Adding more fuel to the fire: An eye-tracking study of idiom processing by native and non-native speakers
journal contributionposted on 01.02.2021, 01:21 by Anna Siyanova, K Conklin, N Schmitt
Using eye-tracking, we investigate on-line processing of idioms in a biasing story context by native and non-native speakers of English. The stimuli are idioms used figuratively (at the end of the day - 'eventually'), literally (at the end of the day - 'in the evening'), and novel phrases (at the end of the war). Native speaker results indicate a processing advantage for idioms over novel phrases, as evidenced by fewer and shorter fixations. Further, no processing advantage is found for figurative idiom uses over literal ones in a full idiom analysis or in a recognition point analysis. Contrary to native speaker results, non-native findings suggest that L2 speakers process idioms at a similar speed to novel phrases. Further, figurative uses are processed more slowly than literal ones. Importantly, the recognition point analysis allows us to establish where non-natives slow down when processing the figurative meaning. © The Author(s) 2011.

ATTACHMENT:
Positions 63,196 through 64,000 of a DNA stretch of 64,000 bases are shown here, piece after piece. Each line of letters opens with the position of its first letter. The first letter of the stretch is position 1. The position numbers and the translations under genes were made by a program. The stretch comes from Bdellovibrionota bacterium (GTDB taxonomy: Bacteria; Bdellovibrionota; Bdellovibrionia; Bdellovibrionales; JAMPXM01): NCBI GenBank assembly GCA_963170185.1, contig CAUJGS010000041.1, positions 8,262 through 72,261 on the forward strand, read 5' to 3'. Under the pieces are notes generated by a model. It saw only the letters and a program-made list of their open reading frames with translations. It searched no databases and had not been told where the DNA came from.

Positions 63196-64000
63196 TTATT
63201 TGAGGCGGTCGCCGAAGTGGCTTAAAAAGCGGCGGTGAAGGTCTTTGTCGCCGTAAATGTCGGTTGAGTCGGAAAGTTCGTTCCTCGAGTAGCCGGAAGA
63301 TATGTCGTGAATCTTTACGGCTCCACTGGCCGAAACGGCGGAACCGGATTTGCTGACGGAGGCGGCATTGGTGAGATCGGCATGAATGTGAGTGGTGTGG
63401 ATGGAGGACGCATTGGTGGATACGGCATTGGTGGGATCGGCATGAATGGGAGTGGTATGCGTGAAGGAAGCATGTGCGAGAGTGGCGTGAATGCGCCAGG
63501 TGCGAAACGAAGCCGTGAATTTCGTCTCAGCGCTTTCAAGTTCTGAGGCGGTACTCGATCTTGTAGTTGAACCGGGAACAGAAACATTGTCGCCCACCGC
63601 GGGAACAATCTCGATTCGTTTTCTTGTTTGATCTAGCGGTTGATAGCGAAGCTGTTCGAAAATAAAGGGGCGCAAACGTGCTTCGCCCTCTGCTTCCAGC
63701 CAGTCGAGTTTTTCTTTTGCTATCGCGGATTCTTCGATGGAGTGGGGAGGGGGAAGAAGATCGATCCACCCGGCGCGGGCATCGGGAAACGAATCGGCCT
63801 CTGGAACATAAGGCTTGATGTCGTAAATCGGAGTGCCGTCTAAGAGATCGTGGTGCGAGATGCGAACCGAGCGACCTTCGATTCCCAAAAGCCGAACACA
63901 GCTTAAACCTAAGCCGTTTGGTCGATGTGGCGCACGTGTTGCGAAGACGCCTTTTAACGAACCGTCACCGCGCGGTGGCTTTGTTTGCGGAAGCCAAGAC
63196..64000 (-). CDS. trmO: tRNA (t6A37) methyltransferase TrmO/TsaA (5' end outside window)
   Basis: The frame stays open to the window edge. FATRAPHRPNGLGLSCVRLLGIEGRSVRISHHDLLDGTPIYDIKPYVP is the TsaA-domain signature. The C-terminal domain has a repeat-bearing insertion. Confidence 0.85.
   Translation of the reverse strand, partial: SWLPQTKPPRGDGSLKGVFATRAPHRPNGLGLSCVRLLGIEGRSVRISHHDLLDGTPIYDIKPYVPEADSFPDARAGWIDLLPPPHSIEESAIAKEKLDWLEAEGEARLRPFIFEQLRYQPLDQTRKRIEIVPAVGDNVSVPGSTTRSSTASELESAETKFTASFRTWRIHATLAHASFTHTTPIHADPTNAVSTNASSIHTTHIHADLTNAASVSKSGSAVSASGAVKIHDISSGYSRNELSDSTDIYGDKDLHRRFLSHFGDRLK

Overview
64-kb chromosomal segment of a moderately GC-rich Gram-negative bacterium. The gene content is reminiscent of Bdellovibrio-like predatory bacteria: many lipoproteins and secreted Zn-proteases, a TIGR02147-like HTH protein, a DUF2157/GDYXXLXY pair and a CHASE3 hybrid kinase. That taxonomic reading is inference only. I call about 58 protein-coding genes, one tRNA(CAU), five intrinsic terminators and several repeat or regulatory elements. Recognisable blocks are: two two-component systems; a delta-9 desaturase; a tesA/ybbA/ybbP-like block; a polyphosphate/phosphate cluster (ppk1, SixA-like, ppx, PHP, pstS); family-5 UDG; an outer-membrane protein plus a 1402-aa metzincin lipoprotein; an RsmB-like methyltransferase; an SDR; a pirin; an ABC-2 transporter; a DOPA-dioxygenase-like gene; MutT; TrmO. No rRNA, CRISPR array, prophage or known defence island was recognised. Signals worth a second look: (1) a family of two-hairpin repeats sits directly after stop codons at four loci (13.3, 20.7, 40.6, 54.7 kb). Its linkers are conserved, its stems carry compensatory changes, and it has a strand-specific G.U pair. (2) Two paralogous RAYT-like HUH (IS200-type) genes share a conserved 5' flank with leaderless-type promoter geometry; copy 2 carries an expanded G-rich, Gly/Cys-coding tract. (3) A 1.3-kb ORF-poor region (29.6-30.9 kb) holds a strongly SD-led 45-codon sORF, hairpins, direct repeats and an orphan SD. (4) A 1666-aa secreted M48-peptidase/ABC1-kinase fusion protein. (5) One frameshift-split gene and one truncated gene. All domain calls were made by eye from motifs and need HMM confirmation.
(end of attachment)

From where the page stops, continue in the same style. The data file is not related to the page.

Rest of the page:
Preferred citationSiyanova-Chanturia, A., Conklin, K. & Schmitt, N. (2011). Adding more fuel to the fire: An eye-tracking study of idiom processing by native and non-native speakers. Second Language Research, 27(2), 251-272. https://doi.org/10.1177/0267658310382068
Journal titleSecond Language Research
Online publication date21/02/2011
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language comprehensionfigurative and literal languagemental lexicondisambiguating contextrecognition pointSocial SciencesEducation & Educational ResearchLinguisticsLEXICAL AMBIGUITYEXPRESSIONSSENTENCESCOMPREHENSIONCONVERSATIONCONSTRAINTSEQUENCESMOVEMENTSLANGUAGESTRENGTHLanguages & LinguisticsCognitive SciencesLanguage Studies